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Wednesday, August 19, 2009

Review: Smokey Robinson - Time Flies When You're Having Fun

Smokey Robinson - Time Flies When You're Having Fun
2009, ROBSO Records/ADA Distribution

It's been fifty years since Smokey Robinson stepped into the limelight as one of the ubiquitous faces of Motown Records. Over time the acknowledgements have compounded, whether being honored on Hollywood's Walk Of Fame, receiving an honorary Doctorate from the Berklee College Of Music, a Rhythm & Soul Heritage Award from ASCAP or Kennedy Center Honors, Smokey Robinson has had an artistic and personal impact on music and on our culture. Robinson is known for numerous hits with The Miracles and on his own (Shop Around, Tracks Of My Tears, Tears Of A Clown, I Second That Emotion, Cruisin' and many others), but he's also written a slew of hits for artists such as The Temptations (My Girl, The Way You Do The Things You Do), Mary Wells (My Guy), The Marvelettes (Don't Mess With Bill) and Marvin Gaye (Ain't That Peculiar, I'll Be Doggone). Robinson doesn't sit on his laurels, however, returning on August 25, 2009 with an album full of 10 originals and 2 cover tunes: Time Flies When You're Having Fun. The voice shows a little wear from fifty years of crooning but is none the worse for it all. There's no one quite like Smokey Robinson.

Time Flies When You're Having Fun opens with the title track, a poetic monster but melodically a bit less than what I was expecting. Robinson has always had a distinctive talent for lyrics, and his voice is still unquestionable even with the toll of fifty years in the business, but something about this track just didn't click for me. Robinson's take on Norah Jones' Don't Know Why is true to the original but has more of a live feel. Robinson still records to this day with the entire band in one room, giving a more organic feel to the album and to this track in particular. Girlfriend finds Robinson digging into a more modern R&B/Dance feel, played organically. The result is a song with serious commercial value without compromising the timeless spirit that runs through the heart of Robinson's music.

Joss Stone steps in for a duet with Robinson on You're The One For Me. Stone tries to adapt a more lyric vocal style here to meld with Robinson's trademark sound but it just doesn't work out well for her. When singing with Robinson she sounds fine, but the heavy vibrato that creeps into Stone's softer sound makes a mess of the vocal line. This came as a surprise as I generally enjoy Stone's voice, but not here. One Time is an active R&B song that's as smooth as they come. I don't know if it will pull much weight on commercial radio with Robinson on vocals Robinson is a little outside their demographic, but put this song with a young up-and-comer and you've probably got a top ten hit. The biggest treat on the disc is Please Don't Take Your Love; hearing two legends such as Smokey Robinson and Carlos Santana trade lead lines is worth the price of admission on its own.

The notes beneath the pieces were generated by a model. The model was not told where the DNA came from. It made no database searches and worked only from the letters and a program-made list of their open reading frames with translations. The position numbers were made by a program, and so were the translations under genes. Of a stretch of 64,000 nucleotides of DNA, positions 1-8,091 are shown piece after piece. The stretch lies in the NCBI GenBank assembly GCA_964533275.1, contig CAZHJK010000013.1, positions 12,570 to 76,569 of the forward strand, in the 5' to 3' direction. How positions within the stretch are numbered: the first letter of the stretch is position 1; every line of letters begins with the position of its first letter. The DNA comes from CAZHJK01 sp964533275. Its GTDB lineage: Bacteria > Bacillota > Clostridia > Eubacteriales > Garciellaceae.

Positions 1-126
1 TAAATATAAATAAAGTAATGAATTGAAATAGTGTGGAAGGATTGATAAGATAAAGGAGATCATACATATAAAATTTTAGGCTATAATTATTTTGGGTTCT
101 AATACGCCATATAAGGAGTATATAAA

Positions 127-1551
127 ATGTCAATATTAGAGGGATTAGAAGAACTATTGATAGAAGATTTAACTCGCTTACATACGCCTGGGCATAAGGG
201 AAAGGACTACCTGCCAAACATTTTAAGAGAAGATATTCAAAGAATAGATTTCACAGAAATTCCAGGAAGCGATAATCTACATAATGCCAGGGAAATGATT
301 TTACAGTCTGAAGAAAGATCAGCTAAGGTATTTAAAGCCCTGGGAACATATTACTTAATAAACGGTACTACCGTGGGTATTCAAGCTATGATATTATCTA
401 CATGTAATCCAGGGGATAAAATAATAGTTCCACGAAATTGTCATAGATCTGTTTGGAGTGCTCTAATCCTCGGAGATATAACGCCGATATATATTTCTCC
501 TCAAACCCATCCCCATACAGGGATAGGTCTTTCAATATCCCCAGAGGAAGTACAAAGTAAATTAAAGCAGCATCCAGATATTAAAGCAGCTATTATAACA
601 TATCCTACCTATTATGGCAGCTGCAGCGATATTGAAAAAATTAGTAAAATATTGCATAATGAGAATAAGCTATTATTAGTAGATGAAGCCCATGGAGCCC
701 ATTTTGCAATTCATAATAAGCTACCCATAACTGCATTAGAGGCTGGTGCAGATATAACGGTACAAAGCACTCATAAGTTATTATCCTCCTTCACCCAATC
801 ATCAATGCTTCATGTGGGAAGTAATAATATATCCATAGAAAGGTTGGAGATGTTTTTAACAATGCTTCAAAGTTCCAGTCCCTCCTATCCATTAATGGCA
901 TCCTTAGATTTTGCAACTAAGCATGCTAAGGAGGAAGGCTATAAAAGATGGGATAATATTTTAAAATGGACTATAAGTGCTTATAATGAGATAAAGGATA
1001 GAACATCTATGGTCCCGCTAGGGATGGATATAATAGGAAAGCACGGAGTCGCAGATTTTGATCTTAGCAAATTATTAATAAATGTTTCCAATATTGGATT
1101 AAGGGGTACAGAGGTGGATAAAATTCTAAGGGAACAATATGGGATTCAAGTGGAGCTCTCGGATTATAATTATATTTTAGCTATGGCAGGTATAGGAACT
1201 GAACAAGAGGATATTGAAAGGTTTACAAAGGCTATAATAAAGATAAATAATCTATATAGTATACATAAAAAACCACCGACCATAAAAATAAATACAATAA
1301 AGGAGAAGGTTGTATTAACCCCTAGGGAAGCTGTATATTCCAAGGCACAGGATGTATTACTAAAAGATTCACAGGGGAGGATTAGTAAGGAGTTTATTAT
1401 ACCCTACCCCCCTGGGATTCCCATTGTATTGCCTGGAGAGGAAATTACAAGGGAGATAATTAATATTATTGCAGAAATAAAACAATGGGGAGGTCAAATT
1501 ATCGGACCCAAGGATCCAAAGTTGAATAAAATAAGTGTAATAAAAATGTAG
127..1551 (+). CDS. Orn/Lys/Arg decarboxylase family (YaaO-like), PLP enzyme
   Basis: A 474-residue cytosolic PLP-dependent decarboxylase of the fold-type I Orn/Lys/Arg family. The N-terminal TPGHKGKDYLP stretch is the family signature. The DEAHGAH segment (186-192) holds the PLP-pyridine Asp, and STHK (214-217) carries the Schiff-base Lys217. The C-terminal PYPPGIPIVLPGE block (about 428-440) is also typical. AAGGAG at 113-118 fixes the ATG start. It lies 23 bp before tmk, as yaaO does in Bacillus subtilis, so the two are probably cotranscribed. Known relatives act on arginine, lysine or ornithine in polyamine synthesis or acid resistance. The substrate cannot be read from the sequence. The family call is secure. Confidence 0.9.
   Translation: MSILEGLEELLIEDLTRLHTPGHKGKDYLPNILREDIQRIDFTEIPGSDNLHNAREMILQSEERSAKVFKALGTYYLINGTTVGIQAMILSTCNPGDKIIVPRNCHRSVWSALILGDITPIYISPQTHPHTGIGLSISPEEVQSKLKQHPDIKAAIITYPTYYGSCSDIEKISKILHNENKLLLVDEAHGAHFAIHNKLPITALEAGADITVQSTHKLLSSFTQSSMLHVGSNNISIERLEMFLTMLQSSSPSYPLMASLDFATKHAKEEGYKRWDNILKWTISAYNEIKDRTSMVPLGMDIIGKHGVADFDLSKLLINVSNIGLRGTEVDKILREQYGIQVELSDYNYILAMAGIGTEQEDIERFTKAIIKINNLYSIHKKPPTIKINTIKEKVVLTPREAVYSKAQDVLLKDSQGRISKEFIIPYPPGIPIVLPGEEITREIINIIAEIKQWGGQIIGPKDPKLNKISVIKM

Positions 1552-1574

Whatcha Gonna Do is a soulful love jam with some serious jazz-inspired piano work. The vocal line gets to be a little repetitive late in the song, but overall it's a strong track. Satisfy You had a classic feel, along the lines of I Second That Emotion, but done in a modern R&B arrangement. The melody is archetypal for Robinson's songbook and may well join the ranks as one of his best songs. You're Just My Life features Robinson in a duet with the exquisite India.Arie. India.Arie holds her own alongside the Motown legend, providing listeners with a duet to remember. Robinson closes out Time Flies When You're Having Fun with an unnamed bonus track that turns out to be Robinson's take on The Jackson Five's One More Chance. Whether this was a late add-on in tribute to Jackson or planned ahead of time it's a classy rendition from a classy artist.

Time Flies When You're Having Fun is a wondrous mix of old and new; Smokey Robinson doesn't sacrifice himself or his sound but does manage to mix in a bit of the sounds of today with classic songwriting that would have been at home at any time in the Motown Era. The album has a couple of ups and downs but on the whole is a strong effort that should satisfy existing fans while opening the ears of a new generation to the wonder that is Smokey Robinson. Very well done.

Rating: 4 Stars (Out of 5)

Time Flies When You’re Having Fun drops on August 25, 2009. You can pre-order the CD through, or you can pre-order the download through iTunes.

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